6. The UK population has £10.5 billion worth of unworn clothes in their closet, according to recent research. It's massively valuable to donate your unworn clothes rather than throw them away. Every item of apparel has a history, and can tell a story.
Fast fashion is having an unparalleled influence on the planet, with more and more clothes being incinerated into the air every year.
Workers are suffering in poverty to make our clothes, and we have no idea who they even are. We have a responsibility to bring ethics into what we wear and how we style ourselves.
The issue may seem far away, but we can't ignore the problem any longer.
Clothing is a basic human need, give someone else the chance to wear the clothes you don't want anymore.
6. The apparel industry accounts for 10 percent of global carbon emissions, because our clothes are made in countries which power their factories with coal.
This means our synthetic fibres are basically made from fossil fuel, hence why it's so important to buy clothes with natural fibres.
Here's our survival guide for ethical shopping and sustainable fashion, but remember: Nobody's perfect.
Even if you reduce your buying habits a tiny bit, or change one of your high street shops to an ethical brand, that's great. Just do your best; if everyone did a little, it would mean a lot.
The Nu. Wardrobe is an Irish female-led startup company focusing on dramatically reducing fashion waste by encouraging the swapping or renting of clothes. Their tag-line is 'Look Good. Save Money. Reduce Waste.'
Right on, gals. Extending the life cycle of clothes is hugely important in the fight against fast fashion.
Why not borrow an outfit from a friend or sibling instead of buying something entirely new when you probably don't need to?
Of course, it's important to treat yourself every now and again, and we all need new threads every once and a while when our body sizes change etc, but just remember to ask yourself every time: Do I really need this?
It's a great feeling knowing that you aren't buying brand new clothes all the time, and the app allows you to make some $ cash dollah $ by selling all of the clothes you haven't worn since your teenage disco days.
We first heard about Good On Youfrom none other than Emma Watson. If she models and endorses them, they have to be sheer excellence.
The app allows you to inform yourself all about the workers rights and sustainability of your favourite brands.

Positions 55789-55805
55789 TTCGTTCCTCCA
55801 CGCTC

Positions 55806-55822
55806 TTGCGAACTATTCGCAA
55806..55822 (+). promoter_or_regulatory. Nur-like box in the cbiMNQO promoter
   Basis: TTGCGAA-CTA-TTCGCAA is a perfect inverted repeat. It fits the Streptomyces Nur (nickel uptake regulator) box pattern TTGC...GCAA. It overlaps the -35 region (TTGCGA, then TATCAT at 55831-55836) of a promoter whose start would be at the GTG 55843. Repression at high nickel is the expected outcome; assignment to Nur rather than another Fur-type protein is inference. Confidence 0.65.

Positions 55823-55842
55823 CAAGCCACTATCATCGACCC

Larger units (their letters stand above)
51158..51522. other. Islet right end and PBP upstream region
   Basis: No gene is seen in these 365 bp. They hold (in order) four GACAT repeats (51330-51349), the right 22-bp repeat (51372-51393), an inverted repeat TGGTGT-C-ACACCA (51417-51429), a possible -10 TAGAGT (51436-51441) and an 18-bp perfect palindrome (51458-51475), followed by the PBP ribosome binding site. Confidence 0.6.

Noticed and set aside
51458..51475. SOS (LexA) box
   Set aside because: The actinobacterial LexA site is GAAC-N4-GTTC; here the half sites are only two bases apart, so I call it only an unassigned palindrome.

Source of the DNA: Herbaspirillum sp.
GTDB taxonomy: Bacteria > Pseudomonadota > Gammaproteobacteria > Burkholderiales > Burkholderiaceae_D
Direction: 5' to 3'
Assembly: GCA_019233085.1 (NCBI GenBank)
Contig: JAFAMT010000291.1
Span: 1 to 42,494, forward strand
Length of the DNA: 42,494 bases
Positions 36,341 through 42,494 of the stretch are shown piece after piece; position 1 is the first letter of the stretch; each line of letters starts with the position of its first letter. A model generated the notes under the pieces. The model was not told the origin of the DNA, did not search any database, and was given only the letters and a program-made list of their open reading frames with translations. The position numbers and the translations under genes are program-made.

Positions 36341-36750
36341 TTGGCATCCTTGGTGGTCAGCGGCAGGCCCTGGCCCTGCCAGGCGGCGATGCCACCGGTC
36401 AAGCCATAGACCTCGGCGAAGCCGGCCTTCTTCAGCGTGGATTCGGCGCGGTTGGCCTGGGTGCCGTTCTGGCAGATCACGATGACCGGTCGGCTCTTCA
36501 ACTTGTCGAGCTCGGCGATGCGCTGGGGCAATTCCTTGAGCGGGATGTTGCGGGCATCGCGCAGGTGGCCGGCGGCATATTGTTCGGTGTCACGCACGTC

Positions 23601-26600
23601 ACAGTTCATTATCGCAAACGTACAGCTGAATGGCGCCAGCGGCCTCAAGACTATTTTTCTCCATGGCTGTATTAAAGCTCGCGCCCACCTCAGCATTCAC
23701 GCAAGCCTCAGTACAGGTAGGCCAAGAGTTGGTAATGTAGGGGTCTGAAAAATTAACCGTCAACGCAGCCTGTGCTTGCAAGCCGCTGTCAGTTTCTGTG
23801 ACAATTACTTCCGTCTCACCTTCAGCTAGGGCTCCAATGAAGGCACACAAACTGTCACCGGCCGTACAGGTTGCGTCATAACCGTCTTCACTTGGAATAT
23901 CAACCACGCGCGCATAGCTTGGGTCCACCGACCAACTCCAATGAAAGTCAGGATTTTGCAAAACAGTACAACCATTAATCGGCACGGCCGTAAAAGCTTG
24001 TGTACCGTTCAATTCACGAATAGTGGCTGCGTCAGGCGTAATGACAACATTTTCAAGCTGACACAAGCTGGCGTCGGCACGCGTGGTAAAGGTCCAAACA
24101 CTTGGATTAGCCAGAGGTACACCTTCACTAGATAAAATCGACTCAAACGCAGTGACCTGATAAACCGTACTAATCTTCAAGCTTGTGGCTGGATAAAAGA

They offer great suggestions for ethical and sustainable brands too, and it's practical and easy to use.
The first ever law on ending violence and harassment in the working world at the International Labour Conference (ILC) in Geneva is being negotiated by governments, trade unions and employers.
ActionAid is addressing the issue, demanding that all parties agree to a strong, binding treaty which protects women and marginalised workers.
The organisation has now released the findings of a survey in order to gain awareness about the ILC conference and the extreme importance of laws to protect women.
All women (and men) should feel safe at work. The @ILO is hosting its annual International Labour Conference and ActionAid is urging attendees adopt a convention to end workplace harassment once and for all. #ILO100#AllWomenWork#EndGBVatWork
Just 37 percent of Irish people who participated knew that there is zero laws a an international level to eliminate workplace gender-based violence and harassment
82 percent of those surveyed said that they care about the conditions in the factories where their clothes are made, but 65 percent claimed it's hard to know which brands are ethical.
82 percent of consumers in Ireland stated that if a clothing brand was exposed to in the media because its clothes are made in factories where women experience sexual violence and harassment, they would refuse to shop there.
28 per cent of Irish people believe that governments are responsible for making sure that clothes are produced in an ethical way. This would mean that, in factories, workers are paid a living wage, work in safe conditions and are free from sexual violence or harassment.
38 percent however claimed it's the employer's responsibility. The global justice organisation also gathered data from 200 garment factory workers, including 181 women, in the capital city of Bangladesh.
80 percent of the workers claimed they were subjected to sexual harassment and/or abuse at work.
ActionAid have heard shocking stories of colleagues sexually assaulted on the factory floor, women abused for not meeting targets and losing their job for being pregnant.
72 percent of garment worker respondents said they had been subjected to extreme verbal abuse at work.
73 per cent of Irish consumers wouldn’t work in a place where workers face gender-based violence, according to ActionAid, and 80 per cent would say no to working in unsafe buildings. Yet garment workers in Bangladesh face these dangerous conditions on a daily basis, and it's not headline news.
The Rana Plaza tragedy killed over 1,100 people just six years ago, but all garment workers surveyed still reported some level of concern over safety in the workplace.
90 percent stated that their jobs were impacting their own health, such as eyesight, injured hands and feet, exhaustion, depression and severe back pain.